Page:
I think I can say with complete and utter sincereity that opposing fans simply do not understand. New Yorkers do not understand. Carolinian definitely do not understand. Syracusans...well...I don't really need to finish that sentence.
There is something quite magical about HSBC Arena, the people within it, and the land around it. Something so indefinably special that other arenas just don't have. It's almost impossible to define.
Going to HSBC arena is a journey, regardless of where you're coming from. For me it begins coasting down the hill to my house onto Rte. 31, driving through the country until I can get in I-90. Then it's watching the landmarks pass as I get closer. The Waterloo Outlet Mall, The Montezuma Wildlife Refuge, The Microtel, the Glass Building, The Riverton Community, The Clarence Rest Area, The _90s count down as you get closer. 590...490...390...290...190... The Buffalo sign looms. "An All America City." Right next to Canada.
After a couple hours, you're speeding past The Galleria on your left, looking over your other shoulder trying to find an opening to make that last lane change before the Downtown Buffalo exit. As you drive down the 190, the smell overtakes you. Is it Cheerios? Is it Lucky Charms? It's neither. It's Buffalo.
The arena looms over the 190, popping out among the decaying infrastructure. I get off at exit six, letting a few people merge in front of me. I'm always friendlier in Buffalo. I circle around to Michigan and make a left onto Scott Street, parking at the little chain-link fence lot right on the corner. It's only a few blocks walk and it's more fun milling through the throngs of Sabres fans on the approach.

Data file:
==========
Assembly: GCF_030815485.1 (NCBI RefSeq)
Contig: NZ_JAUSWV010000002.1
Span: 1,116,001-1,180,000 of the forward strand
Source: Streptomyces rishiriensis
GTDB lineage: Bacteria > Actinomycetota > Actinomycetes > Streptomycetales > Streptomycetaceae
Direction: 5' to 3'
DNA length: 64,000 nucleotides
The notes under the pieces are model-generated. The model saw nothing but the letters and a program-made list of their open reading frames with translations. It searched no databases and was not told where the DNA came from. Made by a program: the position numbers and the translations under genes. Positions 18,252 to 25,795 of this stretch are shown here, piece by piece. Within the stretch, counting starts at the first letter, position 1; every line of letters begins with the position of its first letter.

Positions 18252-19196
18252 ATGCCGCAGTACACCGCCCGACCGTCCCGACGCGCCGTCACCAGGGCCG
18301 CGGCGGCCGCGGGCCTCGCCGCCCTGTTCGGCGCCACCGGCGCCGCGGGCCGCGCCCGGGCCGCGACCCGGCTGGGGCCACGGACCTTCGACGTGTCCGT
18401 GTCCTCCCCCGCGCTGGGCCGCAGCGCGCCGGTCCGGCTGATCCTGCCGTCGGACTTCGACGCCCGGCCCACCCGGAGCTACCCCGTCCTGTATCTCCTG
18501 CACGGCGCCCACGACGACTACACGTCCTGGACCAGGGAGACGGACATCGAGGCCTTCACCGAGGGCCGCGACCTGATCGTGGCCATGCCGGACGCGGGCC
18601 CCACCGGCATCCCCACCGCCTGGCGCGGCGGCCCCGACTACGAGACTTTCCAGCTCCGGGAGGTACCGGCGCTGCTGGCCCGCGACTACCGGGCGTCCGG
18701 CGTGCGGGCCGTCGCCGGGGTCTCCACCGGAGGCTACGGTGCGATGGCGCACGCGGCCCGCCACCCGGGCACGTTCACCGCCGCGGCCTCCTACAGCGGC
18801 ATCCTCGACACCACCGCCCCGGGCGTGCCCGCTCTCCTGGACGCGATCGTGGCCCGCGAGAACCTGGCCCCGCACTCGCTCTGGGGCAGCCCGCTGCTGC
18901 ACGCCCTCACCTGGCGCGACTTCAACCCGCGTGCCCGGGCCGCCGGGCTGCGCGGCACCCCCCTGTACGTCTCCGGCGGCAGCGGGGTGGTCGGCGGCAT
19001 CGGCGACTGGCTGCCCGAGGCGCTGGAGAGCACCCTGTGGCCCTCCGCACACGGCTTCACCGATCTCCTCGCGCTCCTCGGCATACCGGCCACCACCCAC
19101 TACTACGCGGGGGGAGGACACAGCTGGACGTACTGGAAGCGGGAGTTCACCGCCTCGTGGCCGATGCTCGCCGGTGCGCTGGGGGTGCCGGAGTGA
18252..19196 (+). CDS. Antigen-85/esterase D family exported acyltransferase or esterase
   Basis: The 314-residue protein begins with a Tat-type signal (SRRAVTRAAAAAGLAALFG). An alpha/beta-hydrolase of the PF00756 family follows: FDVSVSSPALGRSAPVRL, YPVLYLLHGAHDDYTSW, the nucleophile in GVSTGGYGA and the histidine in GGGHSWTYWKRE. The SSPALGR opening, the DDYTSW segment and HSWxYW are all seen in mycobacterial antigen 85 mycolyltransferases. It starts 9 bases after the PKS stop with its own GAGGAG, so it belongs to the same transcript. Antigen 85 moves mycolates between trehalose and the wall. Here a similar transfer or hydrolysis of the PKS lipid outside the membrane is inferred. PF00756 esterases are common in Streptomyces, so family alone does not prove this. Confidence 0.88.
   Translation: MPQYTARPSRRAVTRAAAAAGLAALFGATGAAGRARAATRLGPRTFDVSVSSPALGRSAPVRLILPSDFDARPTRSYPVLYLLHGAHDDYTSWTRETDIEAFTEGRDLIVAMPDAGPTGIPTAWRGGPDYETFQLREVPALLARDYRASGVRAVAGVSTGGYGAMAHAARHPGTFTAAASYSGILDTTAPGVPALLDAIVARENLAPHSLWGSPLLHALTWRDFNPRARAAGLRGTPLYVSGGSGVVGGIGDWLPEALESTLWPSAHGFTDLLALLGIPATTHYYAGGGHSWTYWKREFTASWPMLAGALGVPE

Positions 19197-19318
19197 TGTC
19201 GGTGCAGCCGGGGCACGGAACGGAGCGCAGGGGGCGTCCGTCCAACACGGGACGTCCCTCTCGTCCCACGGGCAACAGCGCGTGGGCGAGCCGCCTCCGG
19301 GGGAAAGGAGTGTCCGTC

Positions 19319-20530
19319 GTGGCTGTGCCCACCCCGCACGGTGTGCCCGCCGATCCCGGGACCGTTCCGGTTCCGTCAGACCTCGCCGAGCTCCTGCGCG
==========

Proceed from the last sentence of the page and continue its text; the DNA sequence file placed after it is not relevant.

The journey is different for everyone. Perhaps you drive down Elmwood, watching the shops pass and cursing the red lights. Or ride the metro, shoulder to shoulder with some guy clinging to the better years of his Afinogenov jersey. Perhaps you park in the sketchy lot run by foreigners under the overpass. Or in the iron-fenced "Alcatraz Lot" right by the arena, of which there is no escape.
Whenever I'm at HSBC arena, during an intermission or a stoppage in play, I always take the time to look around. To bask in the other 18,689 individuals present. They are moments in which I've never felt more at home. Me, an admitted introvert, feeling at home packed into a building with thousands of other people.
There are so many things you can feel, so many sensations that assault your senses. There's the anticipation as you mill through the lines with hundreds of others clad in blue and gold. The excitement riding the escalators to your seats. The awe at the always suprising cavernous size of the ice and spectator area. There's the familiarity as the signs begin to go up. "Population of Pominville" above 311 and 312, "Sabres Rally" above 306, the odd pink and green Goose sign between 319 and 320, "We Believe" above 303, "Duck Duck Goose," above 302 and sadly departed "Mair's Office," above 300. I'll be honest, I wasn't sad to see Mair leave, but I will miss that sign. It's a part of home that is forever gone.
Unless you go there, unless you're from there, unless you live there, you simply do not understand. I think what gets me, what really gets me is witnessing, and sharing in the happiness of thousands of people rise from the stands, and knowing thousands more are jumping with you in adulation from their couches.
I never felt anything when I went to church. I never felt anything at school. I feel something in Buffalo. I feel something at Ralph Wilson Stadium, I feel something at HSBC Arena. I feel something.
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